How to Argue Mindfully

shutterstock_255824092Mindfulness is a millennia old Buddhist practice that has lately gotten a lot of attention in the West, particularly in the media. In an age where we are constantly distracted by a legion of small devices, mindfulness teaches us to clear out all the junk and focus solely on enjoying the here and now. It is incredibly relaxing. By taking the stress and tension out of situations, and making us hyper-focused, we can see problems better, get to solutions faster, and do so in a manner that doesn’t set off the defenses of our partner. Research has shown that conflict is a natural, healthy part of any relationship. Those who do argue tend to work out problems. Couples who ignore them see them grow bigger and bigger, until they consume everything. No matter how well matched you are, sooner or later you and your boo are going to have a disagreement. How you and your partner go about fixing it makes all the difference. So argue mindfully. Sold? Well, here’s how to do it. The first thing to do is to dissolve judgment. In today’s world where we are bombarded by a constant stream of stimuli, we are used to judging something every three seconds. But rash judgments can be damaging to a relationship. Instead, dispel your feelings, wave away judgment, and replace it with curiosity.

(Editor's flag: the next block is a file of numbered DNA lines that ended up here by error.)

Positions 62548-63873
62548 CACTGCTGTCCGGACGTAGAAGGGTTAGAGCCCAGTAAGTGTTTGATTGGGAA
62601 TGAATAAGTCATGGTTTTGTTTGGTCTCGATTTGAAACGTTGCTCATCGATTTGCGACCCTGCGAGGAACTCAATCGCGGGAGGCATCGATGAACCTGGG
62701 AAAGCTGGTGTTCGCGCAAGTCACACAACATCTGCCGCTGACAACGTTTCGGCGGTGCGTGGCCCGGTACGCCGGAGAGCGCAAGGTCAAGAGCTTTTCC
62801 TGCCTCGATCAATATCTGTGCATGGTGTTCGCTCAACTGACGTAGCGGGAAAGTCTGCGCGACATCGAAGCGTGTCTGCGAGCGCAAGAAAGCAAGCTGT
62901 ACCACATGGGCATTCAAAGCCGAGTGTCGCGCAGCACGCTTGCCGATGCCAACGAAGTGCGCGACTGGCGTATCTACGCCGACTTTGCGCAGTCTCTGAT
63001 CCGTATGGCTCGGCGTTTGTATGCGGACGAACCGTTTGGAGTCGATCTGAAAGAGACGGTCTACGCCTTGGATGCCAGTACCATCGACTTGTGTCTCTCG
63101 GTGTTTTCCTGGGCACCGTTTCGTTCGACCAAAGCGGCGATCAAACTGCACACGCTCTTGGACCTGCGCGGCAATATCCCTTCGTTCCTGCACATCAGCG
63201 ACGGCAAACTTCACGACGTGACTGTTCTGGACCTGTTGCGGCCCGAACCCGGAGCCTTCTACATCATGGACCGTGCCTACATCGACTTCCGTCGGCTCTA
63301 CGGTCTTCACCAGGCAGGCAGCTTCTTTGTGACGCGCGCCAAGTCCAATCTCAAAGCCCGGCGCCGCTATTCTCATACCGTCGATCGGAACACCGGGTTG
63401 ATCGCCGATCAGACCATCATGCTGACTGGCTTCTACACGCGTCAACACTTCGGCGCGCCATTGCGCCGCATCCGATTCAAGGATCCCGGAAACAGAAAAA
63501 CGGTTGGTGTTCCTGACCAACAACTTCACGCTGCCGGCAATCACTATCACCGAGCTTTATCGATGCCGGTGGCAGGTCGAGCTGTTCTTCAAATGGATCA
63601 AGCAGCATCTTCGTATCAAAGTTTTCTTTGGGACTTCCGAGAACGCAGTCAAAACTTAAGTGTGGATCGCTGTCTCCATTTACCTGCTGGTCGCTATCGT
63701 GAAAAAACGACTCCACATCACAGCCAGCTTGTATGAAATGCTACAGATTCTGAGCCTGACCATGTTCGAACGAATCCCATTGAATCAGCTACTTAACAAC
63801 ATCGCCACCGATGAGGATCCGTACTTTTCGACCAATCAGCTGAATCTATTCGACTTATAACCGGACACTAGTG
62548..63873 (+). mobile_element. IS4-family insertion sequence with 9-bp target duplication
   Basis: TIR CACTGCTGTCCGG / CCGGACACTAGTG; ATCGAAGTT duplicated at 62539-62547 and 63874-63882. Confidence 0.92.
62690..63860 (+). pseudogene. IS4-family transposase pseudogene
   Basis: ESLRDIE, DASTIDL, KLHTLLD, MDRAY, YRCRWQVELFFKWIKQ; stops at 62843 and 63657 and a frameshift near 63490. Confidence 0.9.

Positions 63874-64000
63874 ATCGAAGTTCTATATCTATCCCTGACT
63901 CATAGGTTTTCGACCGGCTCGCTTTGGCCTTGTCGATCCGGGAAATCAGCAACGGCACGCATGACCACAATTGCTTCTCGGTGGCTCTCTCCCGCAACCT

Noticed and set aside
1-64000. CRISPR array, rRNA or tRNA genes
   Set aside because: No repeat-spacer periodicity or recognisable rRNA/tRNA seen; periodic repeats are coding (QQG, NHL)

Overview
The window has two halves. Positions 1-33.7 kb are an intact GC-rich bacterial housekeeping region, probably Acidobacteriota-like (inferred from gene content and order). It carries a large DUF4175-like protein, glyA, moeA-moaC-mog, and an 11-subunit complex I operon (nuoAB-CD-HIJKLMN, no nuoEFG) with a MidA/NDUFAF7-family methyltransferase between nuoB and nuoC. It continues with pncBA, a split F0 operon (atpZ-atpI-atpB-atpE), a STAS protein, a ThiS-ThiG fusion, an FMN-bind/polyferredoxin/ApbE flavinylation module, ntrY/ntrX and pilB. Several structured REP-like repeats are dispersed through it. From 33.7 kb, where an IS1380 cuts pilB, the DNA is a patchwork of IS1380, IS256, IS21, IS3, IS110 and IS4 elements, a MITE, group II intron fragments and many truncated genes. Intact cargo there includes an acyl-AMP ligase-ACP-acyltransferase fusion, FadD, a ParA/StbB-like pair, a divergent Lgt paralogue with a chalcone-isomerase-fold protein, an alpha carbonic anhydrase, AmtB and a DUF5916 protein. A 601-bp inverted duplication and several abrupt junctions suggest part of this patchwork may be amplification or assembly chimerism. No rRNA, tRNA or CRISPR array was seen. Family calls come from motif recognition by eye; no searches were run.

A detached, objective, curious view is what you should strive for. Instead of blurting out a rash judgment, put forth a question. Ask for some more information. Get clarification. Reach into the heart of the matter, and investigate it from all sides before making an evaluation. We get so caught up emotionally in a disagreement with our partner. But if we and they can both remain calm, take a step back and learn more about the situation, misunderstandings will become apparent, lessening the chance of fighting about nothing, and it will help tease out certain aspects that you can understand, or that may help negotiate a mutually acceptable solution. This disassociating one’s emotions from one’s argument can be seen in Western culture, embodied in lawyers. Though they do not have the best reputation, we can see ourselves arguing the facts instead of what our heart is screaming at us. The difference between acting like a lawyer and arguing mindfully however is that lawyers are competitive, and only argue their own side to win. Their success depends upon the failure of their opponent. But in a relationship we strive for the win-win. Get too competitive and you may win the battle and lose your partner in the meantime.